Explosive #9, edited by Katy Lederer
Reviewed by Brennen Wysong
There’s little doubt that the last several years have opened up numerous promising avenues for innovative or experimental poetry. Whether it’s independent print or online journals, these new outlets have managed to draw attention from university-bound magazines trafficking in casual quasi-personal narratives or emotionally effusive lyrics packed with faux know-how. Online magazines like Slope, Vert, and Typo are offering poetry and its authors what print journals just can’t. Beyond the postage stamp-sized tract of land that literary journals somehow manage to stake at the local Barnes and Noble, online magazines can essentially promise a shelf-life that will endure until the site itself goes bust. The last several years have also seen the rise of such independent print journals as No and Crowd. Along with publishing fine and challenging work, some of these magazines have buried their battle-axes into the austere shape of the traditional print journal. Conduit is tall and bean-pole thin while jubilat is squat and squarish (the Laurel and Hardy of print journals?), proving there’s more than one way to skin a cat. Finally, the rise of the blog has done much more than just give the lonely hearts of the world a place to confess their hand-wringing and dreams. It’s made running a poetry-oriented Web site efficient, free, and easily accessible. While this mild usurpation of electronic space won’t have the impact grime has had on British pirate radio, we can still hope sites like Verse and its constellation of links will only help to widen the poetry net.
Explosive Magazine then seems to buck some of the prevailing trends of the day. More 'zine than magazine, Katy Lederer’s Explosive proves the punk rock ethic of DIY is alive and well among the fancy-pantsing world of poetry. Visually, the magazine is a curiosity that might befuddle the reader to some degree: no masthead, no ISSN, no copyright notice, no table of contents, no page numbers, no authors’ bios. But its humble, handmade look is immediately inviting to the eye: between two-color block print covers, there’s good old-fashioned 8 1/2 x 11 paper stapled twice along its edge to give a semblance of spine. (One can almost imagine Lederer late-nighting it at some gloomy Manhattan office, waiting for the grumpy boss to leave his roost, sneaking into the photocopy room amidst the janitor’s suspicions, putting this wonderful object together.) The size of the magazine, though entirely utilitarian, has yet another advantage: it gives room to graze.
And Lederer seems intent on letting her poets out to pasture here, giving them plenty of space to wander across the white fields of the page. While many print journals opt to feature merely one or two poems by each author, Explosive turns its seventy or so pages (mind, I’m hand-counting) over to less than a dozen accomplished writers. These poets weigh in with everything from terse dramatic monologues (Hal Sirowitz) to lengthy narratives (Jennifer Moxley) to prose poems (Elizabeth Willis). And lest we forget, Lederer is also the publisher of Spectacular Books, which has attracted such notables as Lyn Hejinian, Juliana Spahr, and Leslie Scalapino. So it should come as no surprise that her original pact with the devil would also allow her to attract the aforementioned talents as well as the likes of Brandon Downing, Matthew Rohrer, Monica Youn, and Canon Wing.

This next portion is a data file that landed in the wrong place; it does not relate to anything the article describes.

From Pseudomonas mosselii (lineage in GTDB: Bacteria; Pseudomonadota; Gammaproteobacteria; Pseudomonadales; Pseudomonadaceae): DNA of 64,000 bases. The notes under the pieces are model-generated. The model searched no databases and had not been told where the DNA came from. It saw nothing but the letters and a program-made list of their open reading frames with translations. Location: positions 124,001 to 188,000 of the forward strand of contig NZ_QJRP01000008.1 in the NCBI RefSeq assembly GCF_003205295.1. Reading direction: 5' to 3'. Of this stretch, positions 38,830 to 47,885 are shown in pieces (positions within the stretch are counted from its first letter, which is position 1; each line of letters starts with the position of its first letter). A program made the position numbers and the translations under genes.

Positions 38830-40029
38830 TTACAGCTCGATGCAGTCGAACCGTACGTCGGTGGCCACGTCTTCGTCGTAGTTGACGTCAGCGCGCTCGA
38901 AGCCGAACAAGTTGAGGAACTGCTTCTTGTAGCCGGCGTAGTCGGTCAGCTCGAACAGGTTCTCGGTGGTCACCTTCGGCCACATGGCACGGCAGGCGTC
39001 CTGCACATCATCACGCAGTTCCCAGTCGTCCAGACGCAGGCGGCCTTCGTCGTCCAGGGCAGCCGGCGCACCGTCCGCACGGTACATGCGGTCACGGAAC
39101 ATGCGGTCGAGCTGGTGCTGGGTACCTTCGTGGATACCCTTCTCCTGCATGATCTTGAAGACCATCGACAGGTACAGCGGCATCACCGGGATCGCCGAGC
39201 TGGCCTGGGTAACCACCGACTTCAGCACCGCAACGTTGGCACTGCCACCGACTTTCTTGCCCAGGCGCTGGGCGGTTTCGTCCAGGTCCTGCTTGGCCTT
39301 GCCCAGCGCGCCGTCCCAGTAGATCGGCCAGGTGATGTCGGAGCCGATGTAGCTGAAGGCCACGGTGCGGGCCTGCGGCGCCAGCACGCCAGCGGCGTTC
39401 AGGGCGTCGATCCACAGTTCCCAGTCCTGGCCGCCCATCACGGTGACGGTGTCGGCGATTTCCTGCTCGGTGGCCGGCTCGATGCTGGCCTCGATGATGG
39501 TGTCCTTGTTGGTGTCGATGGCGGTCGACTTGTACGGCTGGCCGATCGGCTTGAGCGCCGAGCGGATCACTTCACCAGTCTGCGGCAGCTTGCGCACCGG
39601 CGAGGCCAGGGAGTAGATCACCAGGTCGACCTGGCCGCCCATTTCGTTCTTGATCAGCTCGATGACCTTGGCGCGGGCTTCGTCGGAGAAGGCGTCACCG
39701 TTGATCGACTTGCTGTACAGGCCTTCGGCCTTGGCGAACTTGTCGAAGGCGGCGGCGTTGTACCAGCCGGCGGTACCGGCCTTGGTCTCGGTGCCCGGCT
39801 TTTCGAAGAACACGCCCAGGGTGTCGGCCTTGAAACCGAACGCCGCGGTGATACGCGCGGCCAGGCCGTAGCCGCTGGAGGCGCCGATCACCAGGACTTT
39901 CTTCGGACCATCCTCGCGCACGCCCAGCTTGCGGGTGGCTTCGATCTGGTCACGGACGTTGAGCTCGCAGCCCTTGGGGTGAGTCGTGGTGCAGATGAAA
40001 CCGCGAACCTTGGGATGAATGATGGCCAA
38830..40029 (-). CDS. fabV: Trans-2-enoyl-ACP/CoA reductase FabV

In this ninth issue, it’s Youn and Wing who seem to profit most from the open air Explosive has given them, though for entirely different reasons. In Youn’s case, we perceive a range in her work that wouldn’t be detectable in cramped quarters requiring a more limited selection. Her prominent mode here is the lyric, which she often builds through delicate couplets or tercets. But even within her lyrics, Youn shows alacrity as she moves from the largely observational (“Home Savings”) to unexpected linguistic associations (“Muscae Volitantes”). Finally, she makes us reassess the possibilities of her work anew with “Drawing for Absolute Beginners.” The poem takes on the rigid outline structure of a how-to guide with numbered sections and lettered subsections, appearing every bit ready to teach the beginner how to draw. However, Youn writes against the analytical mode of such a how-to guide and mixes in various discourses and voices until the piece becomes collage-like. Wing’s hymns and psalms, on the other hand, simply appear to be made for the size of Explosive’s pages, which, of course, they were, as their author was obviously aware of the freedoms and restraints of 8 1/2 x 11 paper while composing them. Wing’s poems are often marked by clipped syntax and refrains that build over wide spaces and lonely periods claiming their places within the line. Much as Olson’s Maximus poems look best when given room to sprawl, these pieces by Wing manage to maintain their spatial integrity simply by the glad-luck of appearing within this magazine’s particular format.
Explosive Magazine, with its low budget and high talent, just may prove to be the little-engine-that-could. And any number of adjectives of praise could describe this unique project. But orange you glad I didn’t say “explosive”?